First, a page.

Foil-based flexible electrical connectors are widely used in industry for applications where relative motion exists between two surfaces.  Often times, customers come to Fabrisonic with a multitude of flexible electrical welding problems. This blog will delve into the traditionally-used joining techniques for foil-based welding and explains how our Ultrasonic Additive Manufacturing (UAM) process provides several benefits for welding foil-based electrical connections.

A common example in welding is a resistance welder where the charged electrode moves up and down and is connected to the chassis of the machine via a curved copper ‘shunt’.  In the battery industry, foils are routinely used to connect individual cells onto busbars and thus, into a larger battery pack.

Foil-based electrical connectors are manufactured through a variety of joining techniques.  In each case, individual foils are cut out using a die or shear and then are stacked.  The stacks are then joined at each end, while leaving the center of the foils loose to allow relative motion. 

Many joining techniques can be found in production including:

  • Mechanical fasters – Foils are stamped to shape and then joined into a larger bar using bolts or rivets.  Although mechanical fasteners are simple to implement, fasteners can lead to inconsistent electrical contact through thickness-reducing performance.   Also, the dissimilar metal stack-ups lead to galvanic corrosion at the fastener.
  • Mechanical crimps – Stacks of foils are crimped in a hydraulic die, sometimes at elevated temperatures.  A crimp can provide high quality joints, but dies are prone to wear.   Small changes in die shape can result in large variations in-process quality.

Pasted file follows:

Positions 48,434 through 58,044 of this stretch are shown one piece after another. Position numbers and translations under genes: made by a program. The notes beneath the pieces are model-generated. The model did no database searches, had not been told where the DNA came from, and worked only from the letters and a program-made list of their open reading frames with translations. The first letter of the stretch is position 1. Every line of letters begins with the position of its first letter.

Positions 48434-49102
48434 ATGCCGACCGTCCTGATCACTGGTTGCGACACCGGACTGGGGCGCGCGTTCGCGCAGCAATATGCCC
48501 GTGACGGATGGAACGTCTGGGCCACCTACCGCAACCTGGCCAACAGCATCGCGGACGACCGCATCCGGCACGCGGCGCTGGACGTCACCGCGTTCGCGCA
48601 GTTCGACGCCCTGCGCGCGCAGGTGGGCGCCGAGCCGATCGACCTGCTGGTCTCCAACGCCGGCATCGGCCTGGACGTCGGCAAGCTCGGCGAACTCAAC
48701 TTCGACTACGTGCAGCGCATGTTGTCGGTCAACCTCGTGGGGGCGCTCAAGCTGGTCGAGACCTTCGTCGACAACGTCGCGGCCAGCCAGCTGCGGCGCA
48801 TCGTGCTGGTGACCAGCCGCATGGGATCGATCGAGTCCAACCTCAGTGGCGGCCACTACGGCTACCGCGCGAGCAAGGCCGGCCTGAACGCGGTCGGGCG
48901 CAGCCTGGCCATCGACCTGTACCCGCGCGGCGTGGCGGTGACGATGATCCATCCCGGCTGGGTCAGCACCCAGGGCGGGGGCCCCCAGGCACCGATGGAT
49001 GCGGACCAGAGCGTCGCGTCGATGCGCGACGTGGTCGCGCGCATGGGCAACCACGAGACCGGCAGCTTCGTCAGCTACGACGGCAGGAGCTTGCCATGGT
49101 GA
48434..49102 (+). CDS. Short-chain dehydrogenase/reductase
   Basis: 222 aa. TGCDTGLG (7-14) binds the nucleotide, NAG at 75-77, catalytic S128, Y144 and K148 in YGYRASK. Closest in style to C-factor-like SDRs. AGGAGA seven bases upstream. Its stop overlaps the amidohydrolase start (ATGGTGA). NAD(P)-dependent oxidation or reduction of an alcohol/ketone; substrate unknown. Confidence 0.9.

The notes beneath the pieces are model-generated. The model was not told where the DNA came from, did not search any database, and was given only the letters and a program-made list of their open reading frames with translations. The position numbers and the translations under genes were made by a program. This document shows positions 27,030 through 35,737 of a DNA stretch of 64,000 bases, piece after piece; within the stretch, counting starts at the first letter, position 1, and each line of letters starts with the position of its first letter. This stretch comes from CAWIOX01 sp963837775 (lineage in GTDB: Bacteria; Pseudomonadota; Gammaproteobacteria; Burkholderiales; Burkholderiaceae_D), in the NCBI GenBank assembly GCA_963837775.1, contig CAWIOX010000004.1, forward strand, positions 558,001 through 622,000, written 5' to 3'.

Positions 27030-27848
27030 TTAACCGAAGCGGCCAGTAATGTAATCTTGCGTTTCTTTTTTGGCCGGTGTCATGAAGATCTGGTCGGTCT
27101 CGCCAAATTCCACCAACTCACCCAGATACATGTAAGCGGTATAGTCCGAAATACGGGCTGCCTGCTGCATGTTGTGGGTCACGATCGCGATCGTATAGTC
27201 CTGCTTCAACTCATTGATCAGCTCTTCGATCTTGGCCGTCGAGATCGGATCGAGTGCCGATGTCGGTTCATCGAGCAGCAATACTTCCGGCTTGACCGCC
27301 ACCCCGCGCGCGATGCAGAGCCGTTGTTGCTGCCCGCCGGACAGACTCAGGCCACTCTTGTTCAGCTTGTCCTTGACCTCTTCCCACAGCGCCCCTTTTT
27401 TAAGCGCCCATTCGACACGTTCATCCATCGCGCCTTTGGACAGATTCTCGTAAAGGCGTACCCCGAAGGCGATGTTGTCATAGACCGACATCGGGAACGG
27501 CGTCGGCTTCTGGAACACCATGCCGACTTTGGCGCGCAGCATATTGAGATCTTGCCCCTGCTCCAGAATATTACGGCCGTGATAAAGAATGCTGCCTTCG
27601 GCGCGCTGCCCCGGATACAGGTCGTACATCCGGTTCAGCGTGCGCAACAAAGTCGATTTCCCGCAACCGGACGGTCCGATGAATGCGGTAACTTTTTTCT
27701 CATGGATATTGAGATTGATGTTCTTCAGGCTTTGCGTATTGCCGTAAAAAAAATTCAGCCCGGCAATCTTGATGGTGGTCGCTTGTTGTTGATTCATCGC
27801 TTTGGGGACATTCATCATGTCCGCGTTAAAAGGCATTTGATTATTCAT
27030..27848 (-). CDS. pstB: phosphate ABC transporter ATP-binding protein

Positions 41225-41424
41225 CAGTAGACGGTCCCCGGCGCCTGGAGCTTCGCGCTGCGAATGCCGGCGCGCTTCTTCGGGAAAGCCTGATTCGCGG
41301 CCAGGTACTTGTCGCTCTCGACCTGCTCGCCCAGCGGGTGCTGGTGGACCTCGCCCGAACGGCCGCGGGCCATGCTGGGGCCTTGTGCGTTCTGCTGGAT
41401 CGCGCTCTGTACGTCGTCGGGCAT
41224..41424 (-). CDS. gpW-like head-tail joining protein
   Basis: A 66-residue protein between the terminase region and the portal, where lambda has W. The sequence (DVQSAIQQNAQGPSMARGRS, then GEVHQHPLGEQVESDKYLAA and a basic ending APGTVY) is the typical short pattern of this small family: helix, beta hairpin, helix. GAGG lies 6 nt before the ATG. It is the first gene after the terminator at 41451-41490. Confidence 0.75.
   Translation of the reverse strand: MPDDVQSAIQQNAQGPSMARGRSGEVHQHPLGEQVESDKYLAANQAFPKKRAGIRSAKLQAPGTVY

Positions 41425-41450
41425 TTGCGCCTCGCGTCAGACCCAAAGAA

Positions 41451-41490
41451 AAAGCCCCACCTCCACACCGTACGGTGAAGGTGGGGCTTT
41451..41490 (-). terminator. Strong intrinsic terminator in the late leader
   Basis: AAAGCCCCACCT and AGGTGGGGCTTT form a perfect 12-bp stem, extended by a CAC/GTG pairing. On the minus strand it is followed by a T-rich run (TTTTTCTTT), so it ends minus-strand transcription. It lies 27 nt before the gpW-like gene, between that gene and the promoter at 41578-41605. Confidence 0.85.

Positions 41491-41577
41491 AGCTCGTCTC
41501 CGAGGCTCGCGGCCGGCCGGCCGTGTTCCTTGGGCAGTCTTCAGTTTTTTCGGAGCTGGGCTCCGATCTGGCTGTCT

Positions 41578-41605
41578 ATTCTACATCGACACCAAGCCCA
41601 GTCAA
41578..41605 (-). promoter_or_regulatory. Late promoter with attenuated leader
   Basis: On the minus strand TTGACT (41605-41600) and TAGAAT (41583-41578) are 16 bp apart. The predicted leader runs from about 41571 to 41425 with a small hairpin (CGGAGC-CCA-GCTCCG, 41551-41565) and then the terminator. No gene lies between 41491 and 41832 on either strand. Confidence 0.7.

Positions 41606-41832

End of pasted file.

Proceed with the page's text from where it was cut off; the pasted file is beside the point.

• Resistance welding – Stacks of foil are pressed together under high currents to weld individual layers into a plate.  The stack-up for a resistance weld requires great care and planning.   Current variations due to material and geometry result in weld zones that vary in shape. 
  • Brazing – Alternating layers of copper and braze foil are stacked and then heated under pressure to create a brazed end.  While the braze creates good electrical contact, the dissimilar metals and cleaning fluxes can lead to corrosion in the joint over time.

Fabrisonic’s Ultrasonic Additive Manufacturing process welds stacks of individual foils to print a part near net shape.  Our sample parts, shown at left looks a lot like one half of a flexible shunt.  Naturally, customers have approached Fabrisonic with a wide variety of flexible electrical welding problems.  

UAM provides numerous benefits for welding foil-based electrical connections:

  • Low temperature – The solid-state nature of the UAM bond keeps temperature near room temperature.  For sensitive electronic components, UAM can produce a high-quality weld just adjacent to the component without any deleterious effects.
  • Geometric freedom  – For most shunt manufacturing methods, fixturing limits the shape of the final part.   With UAM, the weld head is a roller that can be positioned many times per layer.  This allows much more complicated geometries to be realized.  In fact, it allows for multiple ‘solid’ zones for mounting.   Everywhere a designer wants a solid portion for mounting, the UAM weld head will come in and make a weld.   This enables larger ‘spider web’ like designs with multiple flexible zones.
  • High quality – Joining techniques like mechanical fasteners and mechanical crimps are prone to failure, especially in fatigue.   UAM produces a fully dense, metallurgically bonded part that lasts under the most demanding of applications.

Interested in learning more about 3D printed flexible electrical connectors? Click the button below to contact us to discuss your next application

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